Camouflage and Markings of the Fw 190 D-9
“Yellow 15” - WNr.500666 - I./JG 301:

An Interpretation

Research by David E. Brown, Experten Inc.
Copyright 1999

Aircraft:
This aircraft, a FW 190 D-9, was discovered at Langansalza by US forces in the spring of 1945.  Only one photo of the aircraft has been published to date (Hildebrandt, 1987), but at least one other is known illustrating the same junked fuselage.  The aircraft has been identified as “Blue 15” of II./JG 301 in the past, but a reinterpretation of the original, and other photos reveals that its true identity as “Yellow 15”, WNr.500666, from 3./I./JG 301.

Unit: 
This aircraft has always been attributed to 4./JG 301.  However, it seems that in the two known photos the line observed may just be a shadow.  If so, this aircraft would instead have been from 3./I./JG 301.

Camouflage: 
An assessment of Yellow 15’s camouflage is limited to its fuselage, as its wings were removed from the aircraft.  However, enough is visible in the photos to indicate that at least this portion of the aircraft was painted very similarly to the well known Dora "Schwarze (black) 12", Werknummer 500570, of II./JG 6.  Indeed, there are numerous photos of this latter aircraft, and most importantly, one in colour.  Regarding Yellow 15's camouflage colours and scheme, there is little to go on as only the fuselage of the aircraft was preserved and photographed (2 known). 

These 500000-series aircraft show some variance in camouflage schemes, likely reflecting their manufacturing process of assembling various components built by widely dispersed subcontractors.  The aircraft appear to have generally followed the Braunviolett 81 / Hellgrün 82 scheme.  It appears that the 81 was applied first, and then the 82 oversprayed on the gun cowling and ahead of the RVD band on the fuselage spine up to near the rear canopy.  Its fuselage pattern follows that of Black 12, though the wing scheme and colours must remain subjective.  We believe that for Black 12, the upperwing colours were Grauviolett 75 and one of the primer grey colours.  Yellow 15’s could have been the same, or, painted with 81 or 82 replacing the 75, and the underside green-blue (grünblau) shade of RLM 76.  More research is required on this question as photos of wing uppersurfaces are extremely rare and/or are only partial views.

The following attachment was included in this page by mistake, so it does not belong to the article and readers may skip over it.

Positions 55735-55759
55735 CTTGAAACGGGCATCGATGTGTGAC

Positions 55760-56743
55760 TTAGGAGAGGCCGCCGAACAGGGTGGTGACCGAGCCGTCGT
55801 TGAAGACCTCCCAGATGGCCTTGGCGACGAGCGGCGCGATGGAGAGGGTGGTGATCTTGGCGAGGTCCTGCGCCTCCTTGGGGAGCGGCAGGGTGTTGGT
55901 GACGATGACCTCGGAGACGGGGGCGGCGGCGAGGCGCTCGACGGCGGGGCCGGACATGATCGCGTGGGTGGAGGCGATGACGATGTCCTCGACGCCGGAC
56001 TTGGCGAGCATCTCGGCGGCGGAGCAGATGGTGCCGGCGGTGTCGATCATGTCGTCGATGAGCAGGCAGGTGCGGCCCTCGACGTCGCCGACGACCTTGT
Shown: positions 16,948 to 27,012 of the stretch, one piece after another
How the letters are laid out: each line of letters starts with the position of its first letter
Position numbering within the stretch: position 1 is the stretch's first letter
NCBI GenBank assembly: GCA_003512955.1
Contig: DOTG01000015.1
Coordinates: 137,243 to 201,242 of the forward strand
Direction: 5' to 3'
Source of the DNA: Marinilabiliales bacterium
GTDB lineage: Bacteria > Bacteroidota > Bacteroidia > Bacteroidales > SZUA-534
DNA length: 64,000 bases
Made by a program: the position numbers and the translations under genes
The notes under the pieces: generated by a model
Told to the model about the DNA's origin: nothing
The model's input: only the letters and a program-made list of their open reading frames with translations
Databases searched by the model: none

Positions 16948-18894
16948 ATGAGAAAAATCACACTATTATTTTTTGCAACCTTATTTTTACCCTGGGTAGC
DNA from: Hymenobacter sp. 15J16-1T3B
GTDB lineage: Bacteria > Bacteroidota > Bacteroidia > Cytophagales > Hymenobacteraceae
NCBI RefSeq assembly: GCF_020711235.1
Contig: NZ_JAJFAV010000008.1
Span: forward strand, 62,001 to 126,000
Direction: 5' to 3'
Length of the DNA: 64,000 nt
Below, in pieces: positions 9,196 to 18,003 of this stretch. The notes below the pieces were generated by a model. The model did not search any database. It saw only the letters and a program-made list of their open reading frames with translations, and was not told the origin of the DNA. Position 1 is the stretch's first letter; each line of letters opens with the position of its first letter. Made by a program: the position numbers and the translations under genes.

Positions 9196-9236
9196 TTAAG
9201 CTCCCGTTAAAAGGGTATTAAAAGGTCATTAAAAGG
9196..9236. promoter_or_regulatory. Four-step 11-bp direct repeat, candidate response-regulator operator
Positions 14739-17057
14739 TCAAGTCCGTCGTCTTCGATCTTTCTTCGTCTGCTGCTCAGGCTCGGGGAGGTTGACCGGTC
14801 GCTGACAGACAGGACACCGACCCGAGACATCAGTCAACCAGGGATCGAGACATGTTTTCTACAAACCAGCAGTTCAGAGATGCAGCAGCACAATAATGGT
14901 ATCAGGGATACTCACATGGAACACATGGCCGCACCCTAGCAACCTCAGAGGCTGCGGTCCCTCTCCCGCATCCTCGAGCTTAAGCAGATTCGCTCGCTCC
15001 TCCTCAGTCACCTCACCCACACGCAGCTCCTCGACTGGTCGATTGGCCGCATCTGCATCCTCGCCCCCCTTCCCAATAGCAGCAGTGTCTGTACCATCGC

Since the engine cowling was a separate component, it is quite likely that it was painted in RLM 83 Dunkelgrün.  The cowling gun cover however should be painted RLM 81 Braunviolett and then overpainted in RLM 82 Hellgrün, similar to the well known Black 12.

The aircraft's underside colour should be painted the green-blue (grünblau) shade of RLM 76, the so-called but incorrectly-termed colour "84".  The fuselage underside is in natural metal ONLY from the wheel wells back to the tail.  I think it very possible that the cowling underside was RLM 76.

Markings:
This is the area that has caused the most confusion regarding this aircraft.  When the first photo was published in Broken Eagles 1 (Hildebrandt, 1987), this author identified it as having the code “Blue 15”.  Since then, this interpretation has been accepted without question.  A simple study of the photograph would reveal to the observer that the grey tone of the number and known yellow of the JG 301 RVT band match exactly.  If the number were blue as claimed, its grey tone would appear darker than the darker red portion of the RVT band, and almost as dark as the black fuselage cross.  Therefore, there should be no doubt in anyone’s mind that this aircraft’s code number “15” was painted in yellow, not blue.

As noted above, there is no narrow red II. Gruppe bar on the aircraft which seems common to all II. Gruppe’s aircraft regardless of Staffel.  I have access to an unpublished photo of “Yellow 15” and it is evident that the marking on the original aircraft is a shadow.

The solid style of code number “15” marking is seen on most, if not all II./JG 301 Fw 190 A-8s, A-9s and D-9s in the last few months of the war; for example, the well-known Fw 190 A-8 "Red 22" WNr.490044, and the Fw 190 D-9 “White 12”, WNr.500408).  Conversely, I./JG 301 aircraft wore outlined numbers (white for blue and red, black for yellow and white).

The yellow/red JG 301 Reichverteidigung band is painted in 04/23 respectively.  The yellow does appear rather dark and matches the aircraft’s number 15.  Readers should note that there was significant variation in the yellows used by this unit for its RVT band, as well as reversal of the colours by several of its Staffeln, except it seems for the 3. Staffel (yellow numbers) who had their bands painted the "right" way.  Who or what defined "right" at that time is a moot point..

The national markings for “Yellow 15" are common to all other 500000-series Doras.  These are what are known as “simplified markings” that were mandated by the RLM as a paint saving gesture.  The markings include the H3-style Hakenkreuz (430 X 430 mm), black B4 fuselage Balkenkreuz (800 mm), white B6 upperwing cross (910 mm) and black B1B underwing cross (900 mm).

The aircraft’s Werknummer "500666" should be applied to the top of the fin and on both sides.  The stencil style of this marking is very distinctive for the 500000-series, though is also seen on some late production 400000-series aircraft and Ta 152s (150000-series).

END